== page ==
Before I start the SBD proper, I bring you the latest episode of:
Authors Behaving Badly: the Phil Torcivia Edition
When you forgive, you encourage bad behavior.
will unleash his SOCIAL MEDIA ARMY on you
if you give him a bad review.
A fellow author has left a nasty review on one of my books. (See Rachel's review here.) If I forgive her, she'll do this to others. Instead, I'm going to read one of her books (already started and it is god-awful, as expected) and trash the shit out of her in a public forum by posting a one-star review. I also have a social media army I can enlist to assist me in the defensive assault. I hope she learns that her bad behavior must cease.
The review Mr. Torcivia is losing his shit over is a 2-star one that isn't even that bad.
WTF is wrong with these people?
Oh, he's a self-published author. Well then.
"I’m afraid, though, that we must still keep an eye open for those crabs!"
It was a dark and stormy night; the rain fell in torrents, except at occasional intervals, when it was checked by a violent gust of wind which swept up the streets (for it is in London that our scene lies), rattling along the house-tops, and fiercely agitating the scanty flame of the lamps that struggled against the darkness.
Ferretbrain recently had a go at Edward Bulwer-Lytton (who, fortunately, had no social media army) and took the contrarian position that "It was a dark and stormy night" is only considered bad writing because it's now entered literary folklore as a quintessential example of bad writing. I'll agree, to a point, that there is nothing inherently awful about that phrase, but if you try to tell me that the complete sentence above is not just plain bad writing, I condemn you to read THE EYE OF ARGON in its unspeakable entirety.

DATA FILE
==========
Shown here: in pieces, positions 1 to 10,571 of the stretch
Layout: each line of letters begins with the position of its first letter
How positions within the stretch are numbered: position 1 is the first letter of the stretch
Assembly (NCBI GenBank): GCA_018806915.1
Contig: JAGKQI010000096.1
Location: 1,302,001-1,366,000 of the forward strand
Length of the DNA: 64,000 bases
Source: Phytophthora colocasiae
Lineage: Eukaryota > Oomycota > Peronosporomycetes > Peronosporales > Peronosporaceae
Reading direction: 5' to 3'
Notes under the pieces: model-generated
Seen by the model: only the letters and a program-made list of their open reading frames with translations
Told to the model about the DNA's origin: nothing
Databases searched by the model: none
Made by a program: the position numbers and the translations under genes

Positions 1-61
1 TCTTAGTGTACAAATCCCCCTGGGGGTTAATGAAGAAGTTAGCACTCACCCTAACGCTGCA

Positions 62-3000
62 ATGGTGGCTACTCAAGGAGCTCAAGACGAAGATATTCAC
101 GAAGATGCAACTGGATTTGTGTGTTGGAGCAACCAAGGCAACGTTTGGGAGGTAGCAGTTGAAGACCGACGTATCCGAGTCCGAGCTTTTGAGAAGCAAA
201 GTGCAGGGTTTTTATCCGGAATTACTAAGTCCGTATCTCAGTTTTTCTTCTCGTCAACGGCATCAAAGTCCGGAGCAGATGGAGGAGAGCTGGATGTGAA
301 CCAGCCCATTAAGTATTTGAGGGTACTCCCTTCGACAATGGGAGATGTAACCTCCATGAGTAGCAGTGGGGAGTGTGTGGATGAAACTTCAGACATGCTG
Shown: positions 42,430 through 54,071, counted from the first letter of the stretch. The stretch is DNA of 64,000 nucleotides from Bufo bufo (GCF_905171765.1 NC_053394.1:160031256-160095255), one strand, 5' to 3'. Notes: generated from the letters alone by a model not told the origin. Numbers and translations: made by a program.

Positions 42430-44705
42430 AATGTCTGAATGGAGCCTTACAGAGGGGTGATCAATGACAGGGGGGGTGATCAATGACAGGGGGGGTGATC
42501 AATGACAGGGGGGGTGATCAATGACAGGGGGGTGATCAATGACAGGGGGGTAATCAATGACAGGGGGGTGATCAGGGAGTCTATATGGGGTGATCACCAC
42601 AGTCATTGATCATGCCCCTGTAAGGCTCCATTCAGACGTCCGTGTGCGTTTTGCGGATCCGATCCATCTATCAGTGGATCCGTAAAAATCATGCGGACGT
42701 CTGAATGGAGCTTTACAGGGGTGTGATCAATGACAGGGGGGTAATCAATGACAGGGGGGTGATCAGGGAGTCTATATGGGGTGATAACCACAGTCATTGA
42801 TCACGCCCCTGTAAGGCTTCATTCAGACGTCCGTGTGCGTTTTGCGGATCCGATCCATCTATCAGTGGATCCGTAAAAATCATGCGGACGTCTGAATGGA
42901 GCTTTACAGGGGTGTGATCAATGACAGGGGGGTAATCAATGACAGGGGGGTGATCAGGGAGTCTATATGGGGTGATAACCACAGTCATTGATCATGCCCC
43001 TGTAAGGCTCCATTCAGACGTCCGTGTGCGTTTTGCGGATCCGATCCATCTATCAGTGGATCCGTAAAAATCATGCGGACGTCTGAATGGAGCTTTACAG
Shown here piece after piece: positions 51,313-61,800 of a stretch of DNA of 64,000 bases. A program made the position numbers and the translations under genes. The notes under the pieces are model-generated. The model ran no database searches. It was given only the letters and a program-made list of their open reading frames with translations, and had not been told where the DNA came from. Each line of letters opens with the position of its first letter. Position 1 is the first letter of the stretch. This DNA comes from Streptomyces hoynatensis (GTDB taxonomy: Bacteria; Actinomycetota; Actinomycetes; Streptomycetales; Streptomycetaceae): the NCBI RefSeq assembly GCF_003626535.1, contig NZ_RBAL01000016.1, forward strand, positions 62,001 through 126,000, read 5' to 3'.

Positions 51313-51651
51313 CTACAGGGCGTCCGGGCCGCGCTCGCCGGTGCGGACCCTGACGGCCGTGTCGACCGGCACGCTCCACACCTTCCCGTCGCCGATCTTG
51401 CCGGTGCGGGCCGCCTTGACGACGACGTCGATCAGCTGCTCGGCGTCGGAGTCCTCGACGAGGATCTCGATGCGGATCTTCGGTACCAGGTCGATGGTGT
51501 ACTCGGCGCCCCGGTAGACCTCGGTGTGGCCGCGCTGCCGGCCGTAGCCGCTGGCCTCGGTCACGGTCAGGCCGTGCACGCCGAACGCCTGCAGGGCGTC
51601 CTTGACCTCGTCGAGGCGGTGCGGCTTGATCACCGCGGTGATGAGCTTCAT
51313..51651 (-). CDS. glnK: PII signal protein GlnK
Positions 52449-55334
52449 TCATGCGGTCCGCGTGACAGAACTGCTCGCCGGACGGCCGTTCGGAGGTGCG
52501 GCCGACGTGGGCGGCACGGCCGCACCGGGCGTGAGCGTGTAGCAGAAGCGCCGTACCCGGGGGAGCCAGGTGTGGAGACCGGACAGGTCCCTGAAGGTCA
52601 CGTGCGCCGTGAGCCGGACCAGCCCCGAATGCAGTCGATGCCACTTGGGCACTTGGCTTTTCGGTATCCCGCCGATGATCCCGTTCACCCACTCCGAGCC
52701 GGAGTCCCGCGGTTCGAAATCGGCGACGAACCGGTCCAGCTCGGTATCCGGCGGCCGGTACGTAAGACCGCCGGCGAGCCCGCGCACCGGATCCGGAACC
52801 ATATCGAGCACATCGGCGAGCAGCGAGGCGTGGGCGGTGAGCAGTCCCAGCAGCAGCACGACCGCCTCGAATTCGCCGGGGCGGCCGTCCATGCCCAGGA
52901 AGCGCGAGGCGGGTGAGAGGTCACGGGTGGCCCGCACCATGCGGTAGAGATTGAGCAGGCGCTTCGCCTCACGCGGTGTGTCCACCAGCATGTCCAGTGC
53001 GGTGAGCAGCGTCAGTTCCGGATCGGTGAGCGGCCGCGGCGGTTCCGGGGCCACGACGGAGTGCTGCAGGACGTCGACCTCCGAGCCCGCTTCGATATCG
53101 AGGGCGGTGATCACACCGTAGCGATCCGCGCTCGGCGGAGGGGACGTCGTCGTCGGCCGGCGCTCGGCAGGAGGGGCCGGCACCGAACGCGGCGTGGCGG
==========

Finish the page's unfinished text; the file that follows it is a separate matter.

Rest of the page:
But, barring prose that's so eye-bleedingly awful that it literally jars you out of the story on a word-and-sentence level, how much does the average reader really care about quality writing? Is there such a thing as "quality writing"?
One of the two excerpts below is from a Man Booker Prize winner. The other is from a fan fiction novel that is currently outselling everything in history.
Can you guess which is which?
It was the end of one of these sad little gala displays that I had my first inkling of a change in Chloe's regard for me, or, should I say, an inkling that she had a regard for me, and that a change was occurring in it. Late in the evening it was, and I had swum the distance -- what, a hundred, two hundred yards? -- between two of the green-slimed concrete groynes that long ago had been thrown out into the sea in a vain attempt to halt the creeping erosion of the beach. I stumbled out of the waves to find that Chloe had waited for me, on the shore, all the time that I was in the water. She stood huddled in a towel, shivering in spasms; her lips were lavender. "There's no need to show off, you know," she said crossly. Before I could reply -- and what would I have said, anyway, since she was right, I had been showing off -- Myles came leaping down from the dunes above us on wheeling legs and sprayed us both with sand and at once I had an image, perfectly clear and strangely stirring, of Chloe as I had first seen her that day when she jumped from the edge of that other dune into the midst of my life.
"You don't need to knock — just go in." She smiles kindly.
I push open the door and stumble through, tripping over my own feet, and falling head first into the office.
Double crap — me and my two left feet! I am on my hands and knees in the doorway to Mr. Grey's office, and gentle hands are around me helping me to stand. I am so embarrassed, damn my clumsiness. I have to steel myself to glance up. Holy cow — he's so young.
"Miss Kavanaugh." He extends a long-fingered hand to me once I'm upright. "I'm Christian Grey. Are you all right? Would you like to sit?"